Tigers go to town on Twins pitching
04/29/2006 12:15 AM ET
By Jason Beck / MLB.com
DETROIT -- Rondell White, the former Tiger turned .143-hitting Twin, said Friday afternoon that it seems like the other team has 14 players on the field when he's at the plate. He might be seeing half of them at third base.The Tigers beat up Brad Radke at the plate, handing him his first career loss at Comerica Park. Nate Robertson turned in his second straight outing of seven scoreless innings. Chris Shelton tied Cecil Fielder's record for most home runs in April. Yet for most of the Tigers, Friday's 9-0 win over the Twins centered around one ground ball.
"I thought Brandon Inge's play on Rondell White turned the game around," manager Jim Leyland said.
Considering Robertson's two losses this year came down to an unearned run in a one-run loss and a six-single inning in a quick exit, he wasn't going to argue.
"People want to talk about offense and pitching," Robertson said, "but you know what? It's the defense that makes the pitching everything that it is. If we make good plays and we're consistent defensively, we're going to win a lot of ballgames."
The Tigers rank around the middle of the pack in fielding percentage, errors and double plays, an improvement over past years but nothing spectacular. In terms of turning balls in play into outs, otherwise known as defensive efficiency, they're leading the American League. Their groundball-inducing pitchers are doing their job, and the fielders are generally making important plays.
In the case of Friday's third inning, it turned out to be critical. After racking up five strikeouts in a six-batter span of the first and second innings, Robertson allowed back-to-back singles leading off the third to bring up the middle of the Minnesota order. Mike Redmond's flyout put runners at the corners with one out and White at the plate.
The Tigers know White's productivity all too well. Though he entered Friday batting .150, he hit .364 with runners in scoring position last season, and .385 with a man on third and less than two outs. His low batting average came in part from plays like Inge made.
White hit a sharp bouncer that seemed headed down the left-field line. Instead, Inge darted to his right to backhand it, then fired to second base to start an inning-ending double play. Placido Polanco's relay throw barely beat White to first base.
"To me, that was the key to the game," Leyland said. "Obviously, there were a lot of heroes tonight. Everybody chipped in. Everybody made contributions. But that's a tremendous defensive play. Not only did we get one out, but we got two. Rondell hit that ball hard. If that ball gets down the line, who knows what would've happened? Those are the kind of plays that really pick a pitcher up."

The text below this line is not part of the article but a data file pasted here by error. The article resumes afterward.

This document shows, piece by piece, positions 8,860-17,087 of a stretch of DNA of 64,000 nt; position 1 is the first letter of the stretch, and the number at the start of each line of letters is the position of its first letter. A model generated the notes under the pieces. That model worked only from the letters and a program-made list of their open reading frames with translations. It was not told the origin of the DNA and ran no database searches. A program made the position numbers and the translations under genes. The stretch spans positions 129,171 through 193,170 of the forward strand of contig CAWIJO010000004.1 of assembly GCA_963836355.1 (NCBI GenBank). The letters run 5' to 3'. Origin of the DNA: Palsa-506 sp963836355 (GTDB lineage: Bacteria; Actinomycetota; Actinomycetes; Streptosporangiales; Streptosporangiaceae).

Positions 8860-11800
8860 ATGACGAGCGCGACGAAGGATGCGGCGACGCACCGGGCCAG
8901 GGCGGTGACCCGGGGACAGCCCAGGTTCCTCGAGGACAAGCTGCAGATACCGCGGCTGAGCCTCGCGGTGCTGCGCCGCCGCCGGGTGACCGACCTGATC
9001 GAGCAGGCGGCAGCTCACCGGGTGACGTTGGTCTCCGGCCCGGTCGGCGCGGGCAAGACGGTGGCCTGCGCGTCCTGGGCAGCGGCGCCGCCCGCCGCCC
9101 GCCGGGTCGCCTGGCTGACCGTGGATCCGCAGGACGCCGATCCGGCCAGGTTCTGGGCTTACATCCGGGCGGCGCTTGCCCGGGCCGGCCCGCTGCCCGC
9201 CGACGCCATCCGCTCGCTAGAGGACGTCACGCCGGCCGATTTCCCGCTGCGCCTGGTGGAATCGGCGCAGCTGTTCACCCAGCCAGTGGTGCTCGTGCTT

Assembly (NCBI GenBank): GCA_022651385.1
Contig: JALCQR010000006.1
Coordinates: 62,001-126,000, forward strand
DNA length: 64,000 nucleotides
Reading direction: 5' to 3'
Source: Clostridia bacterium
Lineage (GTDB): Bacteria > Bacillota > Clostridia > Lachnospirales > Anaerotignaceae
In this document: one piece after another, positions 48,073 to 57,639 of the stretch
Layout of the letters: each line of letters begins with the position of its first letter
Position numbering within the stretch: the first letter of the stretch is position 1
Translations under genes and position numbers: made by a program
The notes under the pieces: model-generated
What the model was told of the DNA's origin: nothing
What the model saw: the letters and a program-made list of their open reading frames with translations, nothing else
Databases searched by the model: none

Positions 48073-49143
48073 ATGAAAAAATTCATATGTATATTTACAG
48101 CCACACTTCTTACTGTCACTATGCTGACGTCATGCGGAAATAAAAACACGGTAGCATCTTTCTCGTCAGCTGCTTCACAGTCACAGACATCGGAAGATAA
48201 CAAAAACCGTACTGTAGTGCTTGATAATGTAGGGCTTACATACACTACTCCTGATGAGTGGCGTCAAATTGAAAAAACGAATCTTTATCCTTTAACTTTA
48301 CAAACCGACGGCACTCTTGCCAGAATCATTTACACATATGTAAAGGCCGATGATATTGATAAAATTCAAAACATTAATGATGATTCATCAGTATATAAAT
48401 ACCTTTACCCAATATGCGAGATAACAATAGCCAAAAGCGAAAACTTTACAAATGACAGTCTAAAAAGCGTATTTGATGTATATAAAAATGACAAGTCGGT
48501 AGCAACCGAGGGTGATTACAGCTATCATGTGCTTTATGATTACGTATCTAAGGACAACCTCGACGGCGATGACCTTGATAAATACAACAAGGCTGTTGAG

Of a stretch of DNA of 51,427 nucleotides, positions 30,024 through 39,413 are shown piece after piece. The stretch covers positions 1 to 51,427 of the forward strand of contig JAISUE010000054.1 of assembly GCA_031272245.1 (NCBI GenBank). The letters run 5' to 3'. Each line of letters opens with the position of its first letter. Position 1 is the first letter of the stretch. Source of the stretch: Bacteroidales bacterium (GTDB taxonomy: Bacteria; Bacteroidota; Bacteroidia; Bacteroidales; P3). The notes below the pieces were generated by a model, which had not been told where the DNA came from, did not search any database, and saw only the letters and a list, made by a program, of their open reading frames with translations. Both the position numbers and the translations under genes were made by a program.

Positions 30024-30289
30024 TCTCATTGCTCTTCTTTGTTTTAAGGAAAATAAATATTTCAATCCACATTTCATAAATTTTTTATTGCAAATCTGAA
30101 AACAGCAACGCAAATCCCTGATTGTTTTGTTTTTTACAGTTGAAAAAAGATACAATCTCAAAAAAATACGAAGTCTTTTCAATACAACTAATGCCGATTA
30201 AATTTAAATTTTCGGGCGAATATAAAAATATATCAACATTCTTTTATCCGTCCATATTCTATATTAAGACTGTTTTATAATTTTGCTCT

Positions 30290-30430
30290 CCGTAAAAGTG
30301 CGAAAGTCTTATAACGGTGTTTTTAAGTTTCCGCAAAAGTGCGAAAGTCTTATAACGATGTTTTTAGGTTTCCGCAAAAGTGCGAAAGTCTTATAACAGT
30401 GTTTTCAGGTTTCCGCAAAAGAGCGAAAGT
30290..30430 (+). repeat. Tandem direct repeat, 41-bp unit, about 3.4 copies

Robertson suffered from the third-lowest offensive support among American League starters last year, but he'll take defensive support like that any time.
"[It was a] ball that could've gotten down the line, gone for a double, maybe gotten two in," Robertson said. "It was big. It was very big."
Robertson got the offensive support from there. The Tigers scored four runs in the bottom of the inning, three of them on a Carlos Guillen bases-clearing double and another on Shelton's 10th home run of the season. Robertson induced nine consecutive ground balls, all of them outs except for an Inge error with two outs in the fifth. And a Tigers club that had been winning low-scoring games ran away with one at home.
"We got a couple of key plays, a couple very good double plays when we needed it," said Ivan Rodriguez, one of three Tigers with three hits in the game.
Radke (2-3) started the game with a chance for his 20th career win against the Tigers, thanks in no small part to a 7-0 career record at Comerica Park. The Tigers have had their hits against him; Magglio Ordonez and Rodriguez were both .400 hitters against him entering the game. However, they've never had enough. A pregame hitters meeting seemed to set the tone.
Polanco, Rodriguez and Ordonez each singled with one out in the first inning, setting up Guillen's sacrifice fly. Marcus Thames stretched the lead in the second when he drove a fastball to left for a solo homer, ending an 0-for-19 skid in what ended up a 3-for-4 night.
Once the Tigers came off the field in the third, though, they came to life. Six consecutive batters reached base safely off Radke before he was pulled. The only out he earned came when Guillen was caught between second and third base on his double. Guillen finished with four RBIs.
Shelton hit Radke's next pitch, a fastball, deep to right for one of what is becoming his trademark opposite-field homers. Not only did he tie Fielder's franchise record for April homers, he moved back into a tie for the AL lead with Tampa Bay's Jonny Gomes.
"The best thing about it is the fact that it came in a win," Shelton said. "It's an honor to be mentioned with Cecil Fielder, to have my name next to him. ... Everybody kind of had their own game plan tonight, and they executed it, and it worked tonight."
So did Robertson's game plan of going for ground balls, though he finished with seven strikeouts in as many innings.
"Really, the season comes down to [the fact that] I had one bad inning against Cleveland," Robertson said. "That day, I didn't have much of a slider. My last few [outings], I've had a really good slider. To be able to have that pitch when I need it, especially for a strikeout pitch, it's good to go. I basically had three pitches that I was throwing for strikes, I got the ground balls."
One of them, amazingly, helped win a 9-0 game.